Orioles pushed to extra innings again and lose 3-2 (updated)

Corbin Burnes is universally liked and respected inside the Orioles clubhouse. Teammates were thrilled by the trade that brought him to Baltimore. They lauded his work ethic in camp. Everything from his routine in the weight room to how he approached bullpen sessions and starts.

Their failure to provide offensive support isn’t personal. More of a weird, quirky coincidence. But it exists.  

The Orioles hadn’t scored with Burnes on the mound in his last 18 1/3 innings, getting shut out twice, until Adley Rutschman led off the fourth tonight by hitting a José Berríos sinker 425 feet to the back of the flag court.

Finally, a run.

Rutschman decided to spoil Burnes, dumping a changeup above the out-of-town scoreboard in the sixth to break a tie, the first multi-homer game of his career. Burnes exited with a lead, with manager Brandon Hyde turning the game over to his bullpen.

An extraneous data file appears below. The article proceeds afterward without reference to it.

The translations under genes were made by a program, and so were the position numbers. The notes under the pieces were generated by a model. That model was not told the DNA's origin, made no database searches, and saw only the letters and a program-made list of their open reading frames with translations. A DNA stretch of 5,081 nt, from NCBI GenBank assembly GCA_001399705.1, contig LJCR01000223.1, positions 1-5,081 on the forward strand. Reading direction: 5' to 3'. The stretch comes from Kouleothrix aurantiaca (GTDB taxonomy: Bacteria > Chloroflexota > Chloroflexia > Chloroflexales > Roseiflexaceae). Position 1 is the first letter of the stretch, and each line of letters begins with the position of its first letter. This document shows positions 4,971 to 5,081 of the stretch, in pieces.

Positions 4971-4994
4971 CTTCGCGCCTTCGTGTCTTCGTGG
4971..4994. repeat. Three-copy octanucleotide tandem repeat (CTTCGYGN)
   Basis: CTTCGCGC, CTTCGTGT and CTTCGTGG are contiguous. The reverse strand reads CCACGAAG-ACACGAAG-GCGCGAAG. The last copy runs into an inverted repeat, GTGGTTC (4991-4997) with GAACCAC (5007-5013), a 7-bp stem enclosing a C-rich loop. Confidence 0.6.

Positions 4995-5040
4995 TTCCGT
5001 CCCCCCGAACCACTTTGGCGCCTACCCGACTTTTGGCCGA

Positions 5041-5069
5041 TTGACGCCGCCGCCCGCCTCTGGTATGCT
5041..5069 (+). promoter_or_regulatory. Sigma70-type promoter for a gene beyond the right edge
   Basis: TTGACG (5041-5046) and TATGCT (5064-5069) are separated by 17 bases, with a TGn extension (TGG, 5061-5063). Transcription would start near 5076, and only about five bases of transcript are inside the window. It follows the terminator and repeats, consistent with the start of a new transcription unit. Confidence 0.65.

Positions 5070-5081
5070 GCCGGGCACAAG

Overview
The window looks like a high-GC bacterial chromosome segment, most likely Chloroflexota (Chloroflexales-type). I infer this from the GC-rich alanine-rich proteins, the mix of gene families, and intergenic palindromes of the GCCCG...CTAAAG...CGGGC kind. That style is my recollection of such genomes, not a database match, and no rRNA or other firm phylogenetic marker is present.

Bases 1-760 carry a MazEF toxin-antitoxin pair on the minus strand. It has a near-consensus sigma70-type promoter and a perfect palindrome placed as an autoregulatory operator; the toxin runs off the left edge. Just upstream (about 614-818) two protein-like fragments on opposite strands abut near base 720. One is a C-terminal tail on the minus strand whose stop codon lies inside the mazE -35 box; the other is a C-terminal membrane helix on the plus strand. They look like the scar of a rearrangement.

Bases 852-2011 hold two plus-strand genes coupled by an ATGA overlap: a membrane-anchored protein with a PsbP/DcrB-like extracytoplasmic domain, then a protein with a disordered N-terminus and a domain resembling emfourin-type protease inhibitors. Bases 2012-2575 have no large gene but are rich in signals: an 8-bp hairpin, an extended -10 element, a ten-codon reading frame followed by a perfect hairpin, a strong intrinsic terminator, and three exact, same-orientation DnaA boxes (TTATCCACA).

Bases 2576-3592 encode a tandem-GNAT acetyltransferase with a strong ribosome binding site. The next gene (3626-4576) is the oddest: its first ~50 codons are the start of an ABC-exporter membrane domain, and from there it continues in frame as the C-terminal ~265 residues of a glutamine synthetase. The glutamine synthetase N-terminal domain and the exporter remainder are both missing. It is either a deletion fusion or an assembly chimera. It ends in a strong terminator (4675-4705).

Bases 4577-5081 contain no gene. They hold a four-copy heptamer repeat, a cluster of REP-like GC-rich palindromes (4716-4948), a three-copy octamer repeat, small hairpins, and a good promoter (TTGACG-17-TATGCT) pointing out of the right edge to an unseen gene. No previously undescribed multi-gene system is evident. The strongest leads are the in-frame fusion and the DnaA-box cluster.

Craig Kimbrel registered his third straight scoreless appearance, but Daulton Varsho homered off Yennier Cano with one out in the eighth to again knot the score. The Orioles would need at least one more run.

It never came.

Pushed beyond regulation for the third time in five games, the Orioles lost to the Blue Jays in 10 innings, 3-2, before an announced crowd of 24,358 at Camden Yards.

Ernie Clement reached on a bunt single against Jacob Webb leading off the 10th, putting runners on the corners. Keegan Akin entered with one out to face Varsho, who was robbed of a single on Jorge Mateo's diving stop as the go-ahead run scored.

Jordan Romano returned after breezing through the ninth and stranded Ryan Mountcastle at third base and Jordan Westburg at first. Cedric Mullins grounded out on the first pitch, making him 0-for-4 and extending his slump to 5-for-57.